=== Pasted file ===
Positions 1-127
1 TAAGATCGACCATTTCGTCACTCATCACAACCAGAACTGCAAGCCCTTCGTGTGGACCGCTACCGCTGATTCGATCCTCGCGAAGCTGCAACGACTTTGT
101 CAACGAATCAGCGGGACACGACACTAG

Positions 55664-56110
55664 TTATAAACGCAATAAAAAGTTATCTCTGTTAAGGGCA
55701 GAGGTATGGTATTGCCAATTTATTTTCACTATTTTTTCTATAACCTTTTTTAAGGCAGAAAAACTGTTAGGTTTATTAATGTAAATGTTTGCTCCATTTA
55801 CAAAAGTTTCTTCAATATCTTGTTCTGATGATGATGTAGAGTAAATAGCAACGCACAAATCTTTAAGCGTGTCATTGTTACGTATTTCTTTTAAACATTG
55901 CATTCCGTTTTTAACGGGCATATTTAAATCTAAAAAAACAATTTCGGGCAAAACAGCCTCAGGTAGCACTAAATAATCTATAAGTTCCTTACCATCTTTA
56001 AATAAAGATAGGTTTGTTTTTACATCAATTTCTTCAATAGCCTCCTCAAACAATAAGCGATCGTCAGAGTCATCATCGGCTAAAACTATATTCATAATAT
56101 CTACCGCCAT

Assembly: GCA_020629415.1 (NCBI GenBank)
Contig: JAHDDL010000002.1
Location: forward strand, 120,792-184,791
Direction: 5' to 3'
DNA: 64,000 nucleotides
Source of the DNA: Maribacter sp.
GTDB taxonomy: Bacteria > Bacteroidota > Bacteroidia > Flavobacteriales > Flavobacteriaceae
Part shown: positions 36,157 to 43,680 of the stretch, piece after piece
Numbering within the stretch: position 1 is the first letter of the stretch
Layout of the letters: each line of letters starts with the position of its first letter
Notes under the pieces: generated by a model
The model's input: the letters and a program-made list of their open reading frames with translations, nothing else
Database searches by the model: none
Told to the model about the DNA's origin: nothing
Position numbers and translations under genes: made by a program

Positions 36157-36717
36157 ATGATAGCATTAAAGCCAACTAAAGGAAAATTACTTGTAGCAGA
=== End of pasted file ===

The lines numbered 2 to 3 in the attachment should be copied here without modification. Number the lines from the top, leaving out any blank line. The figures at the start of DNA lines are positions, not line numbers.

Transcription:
1 TAAGATCGACCATTTCGTCACTCATCACAACCAGAACTGCAAGCCCTTCGTGTGGACCGCTACCGCTGATTCGATCCTCGCGAAGCTGCAACGACTTTGT
101 CAACGAATCAGCGGGACACGACACTAG